“The electricity bill for private customers will be 30 percent higher in 2020 than it is today,” Vattenfall Europe chief Tuomo Hatakka told the Frankfurter Allgemeine Zeitung newspaper in an interview.
By contrast, the wholesale price of electricity “will not increase significantly,” Hatakka said.
Private customers will have to foot the bill for the investments needed to switch to renewable sources of energy and the related network infrastructures, he argued.
Germany has decided to pull out of nuclear power, and brought the date forward to 2021 in the wake of the Fukushima disaster in Japan – while also reducing its dependence on fossil fuels.
The aim is to meet 35 percent of German energy demand with renewable sources such as solar and wind by 2020 (compared with 20 percent at present) and as much as 80 percent by 2050.
Like Germany’s biggest power suppliers, E.ON and RWE, Vattenfall Europe is considering suing the German government for damages over the decision to abandon nuclear power, Hatakka said.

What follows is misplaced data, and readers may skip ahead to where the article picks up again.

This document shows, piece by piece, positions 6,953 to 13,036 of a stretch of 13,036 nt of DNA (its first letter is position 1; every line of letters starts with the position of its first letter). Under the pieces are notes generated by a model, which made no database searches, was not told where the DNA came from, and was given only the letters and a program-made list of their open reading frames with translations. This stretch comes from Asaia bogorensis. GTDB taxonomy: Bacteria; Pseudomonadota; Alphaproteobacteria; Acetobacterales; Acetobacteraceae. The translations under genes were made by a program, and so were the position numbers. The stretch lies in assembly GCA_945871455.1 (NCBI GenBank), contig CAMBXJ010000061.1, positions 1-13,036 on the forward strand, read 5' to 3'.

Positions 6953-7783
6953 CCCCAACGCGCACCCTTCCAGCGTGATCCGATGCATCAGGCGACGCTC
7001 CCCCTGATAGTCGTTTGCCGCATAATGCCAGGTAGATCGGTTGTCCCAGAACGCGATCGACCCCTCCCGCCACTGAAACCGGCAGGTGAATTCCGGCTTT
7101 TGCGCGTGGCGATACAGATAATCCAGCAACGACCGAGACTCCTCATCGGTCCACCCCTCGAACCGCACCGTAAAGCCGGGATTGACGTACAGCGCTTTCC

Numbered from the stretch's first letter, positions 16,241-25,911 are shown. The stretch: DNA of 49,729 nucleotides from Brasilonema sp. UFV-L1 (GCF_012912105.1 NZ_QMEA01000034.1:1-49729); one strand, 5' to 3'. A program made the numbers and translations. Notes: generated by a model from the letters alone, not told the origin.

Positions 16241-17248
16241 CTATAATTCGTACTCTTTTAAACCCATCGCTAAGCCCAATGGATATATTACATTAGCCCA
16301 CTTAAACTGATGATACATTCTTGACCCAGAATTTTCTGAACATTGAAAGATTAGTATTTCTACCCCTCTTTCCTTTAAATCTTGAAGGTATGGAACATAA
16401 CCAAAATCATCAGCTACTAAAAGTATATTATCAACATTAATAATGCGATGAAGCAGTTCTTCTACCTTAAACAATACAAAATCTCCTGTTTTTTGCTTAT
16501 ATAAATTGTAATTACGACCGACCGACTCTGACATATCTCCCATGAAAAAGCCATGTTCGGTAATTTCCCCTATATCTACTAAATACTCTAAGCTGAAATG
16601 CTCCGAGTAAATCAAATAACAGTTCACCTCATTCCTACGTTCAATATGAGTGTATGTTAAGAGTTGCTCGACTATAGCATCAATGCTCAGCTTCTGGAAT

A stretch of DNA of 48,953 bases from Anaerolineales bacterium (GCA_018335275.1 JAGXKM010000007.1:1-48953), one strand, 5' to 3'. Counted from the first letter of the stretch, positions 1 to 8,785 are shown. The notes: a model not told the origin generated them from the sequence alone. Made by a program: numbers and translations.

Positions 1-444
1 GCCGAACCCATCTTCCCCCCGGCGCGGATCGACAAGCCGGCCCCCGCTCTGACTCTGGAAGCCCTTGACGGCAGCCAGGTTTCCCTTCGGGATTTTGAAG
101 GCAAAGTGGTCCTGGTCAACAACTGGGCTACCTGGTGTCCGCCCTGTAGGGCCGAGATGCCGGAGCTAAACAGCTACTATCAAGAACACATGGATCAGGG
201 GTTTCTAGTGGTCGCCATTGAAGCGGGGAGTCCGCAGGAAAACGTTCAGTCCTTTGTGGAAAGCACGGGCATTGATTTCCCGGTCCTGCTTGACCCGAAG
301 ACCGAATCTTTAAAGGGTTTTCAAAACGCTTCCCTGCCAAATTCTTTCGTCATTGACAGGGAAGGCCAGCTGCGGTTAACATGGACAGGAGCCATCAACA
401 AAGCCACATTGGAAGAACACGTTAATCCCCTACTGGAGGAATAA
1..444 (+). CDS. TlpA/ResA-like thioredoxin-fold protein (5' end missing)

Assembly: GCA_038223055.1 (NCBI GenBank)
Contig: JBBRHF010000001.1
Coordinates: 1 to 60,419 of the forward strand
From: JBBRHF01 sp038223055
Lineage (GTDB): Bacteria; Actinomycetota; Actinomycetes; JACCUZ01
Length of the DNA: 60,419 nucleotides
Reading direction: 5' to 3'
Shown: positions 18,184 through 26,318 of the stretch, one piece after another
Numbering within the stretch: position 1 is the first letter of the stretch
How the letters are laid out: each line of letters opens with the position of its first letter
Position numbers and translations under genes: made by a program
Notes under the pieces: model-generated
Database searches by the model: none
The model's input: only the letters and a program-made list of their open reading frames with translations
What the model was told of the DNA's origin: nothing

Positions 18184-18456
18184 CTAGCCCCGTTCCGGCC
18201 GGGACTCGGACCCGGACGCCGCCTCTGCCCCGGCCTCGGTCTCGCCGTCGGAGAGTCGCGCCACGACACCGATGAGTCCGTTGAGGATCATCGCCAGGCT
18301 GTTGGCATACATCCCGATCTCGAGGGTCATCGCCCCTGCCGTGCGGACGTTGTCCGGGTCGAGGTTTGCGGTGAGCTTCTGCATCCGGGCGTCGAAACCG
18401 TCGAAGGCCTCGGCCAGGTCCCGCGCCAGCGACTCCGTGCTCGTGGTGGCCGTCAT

The country’s biggest power utility E.ON alone wants at least €8.0 billion, after Berlin forced energy suppliers to shut down their profitable large-scale power plants and also levied a tax on the reactors’ fuel for their remaining lifespan.
Both E.ON and its next biggest rival RWE have already filed complaints with the constitutional court, arguing that the nuclear exit decision has harmed their proprietary rights as they had to shut down reactors early.
“If appropriate compensation is necessary, then we will file a suit too,” the Vattenfall Europe chief said.
“We respect Germany’s decision to pull out of nuclear energy. But we expect fair compensation for the damages we’ve suffered from the decision,” he said.